Where should NASA engineers be placing more attention in preparing for future space activities? A committee of the National Research Council studied the question and came up with six technological areas for which additional R&D "should be prioritized." The areas include: 1)tools for mining resources from the moon, Mars, or other planets, with the focus on extraction, processing, and storage methods; 2)high-frequency, wideband interplanetary communications systems with reduced weight, power requirements, and costs; 3)microelectromechanical systems for use in spacecraft sensors, communications, navigation, power, and propulsion; 4)safer nuclear power systems with improved energy-conversion efficiency for deep-space missions; 5)radiation-resistant computer memories and electronics through lightweight shielding, protective materials, and data-recovery methods; and 6)precisely controlled antennas, mirrors, and other space structures needed to develop giant space radars and telescopes. The committee says NASA should ensure that much of the research it funds in these six technology areas be conducted through private firms and universities. In the next three to five years, the report adds, NASA should reassess whether the areas should continue to be developed or whether other fields hold more promise.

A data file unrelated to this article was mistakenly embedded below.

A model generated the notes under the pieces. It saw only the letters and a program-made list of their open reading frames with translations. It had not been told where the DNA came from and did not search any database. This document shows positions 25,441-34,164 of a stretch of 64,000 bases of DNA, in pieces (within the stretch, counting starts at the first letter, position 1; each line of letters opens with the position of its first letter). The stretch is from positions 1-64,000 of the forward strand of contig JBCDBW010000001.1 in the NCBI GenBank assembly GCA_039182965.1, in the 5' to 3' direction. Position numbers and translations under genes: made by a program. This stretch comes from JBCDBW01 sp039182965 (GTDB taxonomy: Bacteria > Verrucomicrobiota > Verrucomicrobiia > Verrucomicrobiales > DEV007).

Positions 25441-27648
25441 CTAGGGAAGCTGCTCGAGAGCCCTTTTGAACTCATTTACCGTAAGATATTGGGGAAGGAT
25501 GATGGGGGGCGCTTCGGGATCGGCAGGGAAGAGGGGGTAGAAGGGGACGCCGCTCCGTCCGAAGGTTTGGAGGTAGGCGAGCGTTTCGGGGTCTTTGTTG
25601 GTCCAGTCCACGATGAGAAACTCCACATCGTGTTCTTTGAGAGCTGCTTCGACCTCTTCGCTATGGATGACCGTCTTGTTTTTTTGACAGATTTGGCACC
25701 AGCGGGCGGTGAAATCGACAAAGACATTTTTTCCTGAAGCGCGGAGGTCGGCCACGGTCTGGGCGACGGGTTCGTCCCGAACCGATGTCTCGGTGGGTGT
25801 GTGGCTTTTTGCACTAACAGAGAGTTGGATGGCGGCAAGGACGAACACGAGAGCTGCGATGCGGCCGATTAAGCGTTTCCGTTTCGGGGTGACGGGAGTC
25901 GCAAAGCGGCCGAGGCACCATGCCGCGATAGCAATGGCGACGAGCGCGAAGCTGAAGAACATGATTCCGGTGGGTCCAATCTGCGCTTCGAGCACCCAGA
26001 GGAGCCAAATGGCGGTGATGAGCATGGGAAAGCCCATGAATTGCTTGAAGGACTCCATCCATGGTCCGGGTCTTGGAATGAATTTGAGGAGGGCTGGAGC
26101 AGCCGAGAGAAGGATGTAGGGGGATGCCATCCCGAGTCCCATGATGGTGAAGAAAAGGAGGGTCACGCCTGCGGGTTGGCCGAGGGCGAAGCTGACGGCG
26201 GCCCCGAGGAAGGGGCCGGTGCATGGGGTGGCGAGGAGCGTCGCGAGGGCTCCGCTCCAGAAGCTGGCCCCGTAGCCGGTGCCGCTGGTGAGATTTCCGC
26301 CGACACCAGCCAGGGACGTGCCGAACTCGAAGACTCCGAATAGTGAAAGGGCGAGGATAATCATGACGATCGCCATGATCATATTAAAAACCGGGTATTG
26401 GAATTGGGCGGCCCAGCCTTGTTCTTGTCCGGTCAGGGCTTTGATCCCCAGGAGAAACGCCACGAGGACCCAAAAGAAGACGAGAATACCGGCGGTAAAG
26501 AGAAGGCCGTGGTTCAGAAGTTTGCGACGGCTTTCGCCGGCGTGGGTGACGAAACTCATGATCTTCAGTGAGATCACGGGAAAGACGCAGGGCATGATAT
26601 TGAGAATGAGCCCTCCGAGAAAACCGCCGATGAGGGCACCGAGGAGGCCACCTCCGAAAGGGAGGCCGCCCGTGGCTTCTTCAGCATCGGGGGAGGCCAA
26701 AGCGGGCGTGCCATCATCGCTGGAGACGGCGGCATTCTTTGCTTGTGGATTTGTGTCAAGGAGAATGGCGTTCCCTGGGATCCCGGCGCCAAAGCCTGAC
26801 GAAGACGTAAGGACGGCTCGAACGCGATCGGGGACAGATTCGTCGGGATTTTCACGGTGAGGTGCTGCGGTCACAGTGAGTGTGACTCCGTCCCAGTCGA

According to a study by the National Institute of Standards and Technology, one of the factors in the collapse of the original World Trade Center towers on Sept. 11, 2001, was the reduction in the yield strength of the steel reinforcement as a result of the high temperatures of the fire and the loss of thermal insulation.
Robots are getting more agile and automation systems are becoming more complex. Yet the most impressive development in robotics and automation is increased intelligence. Machines in automation are increasingly able to analyze huge amounts of data. They are often able to see, speak, even imitate patterns of human thinking. Researchers at European Automation
call this deep learning.
The promise of the Internet of Things (IoT) is that devices, gadgets, and appliances we use every day will be able to communicate with one another. This potential is not limited to household items or smartphones, but also things we find in our yard and garden, as evidenced by a recent challenge from the element14 design community.
Focus on Fundamentals consists of 45-minute on-line classes that cover a host of technologies. You learn without leaving the comfort of your desk. All classes are taught by subject-matter experts and all are archived. So if you can't attend live, attend at your convenience.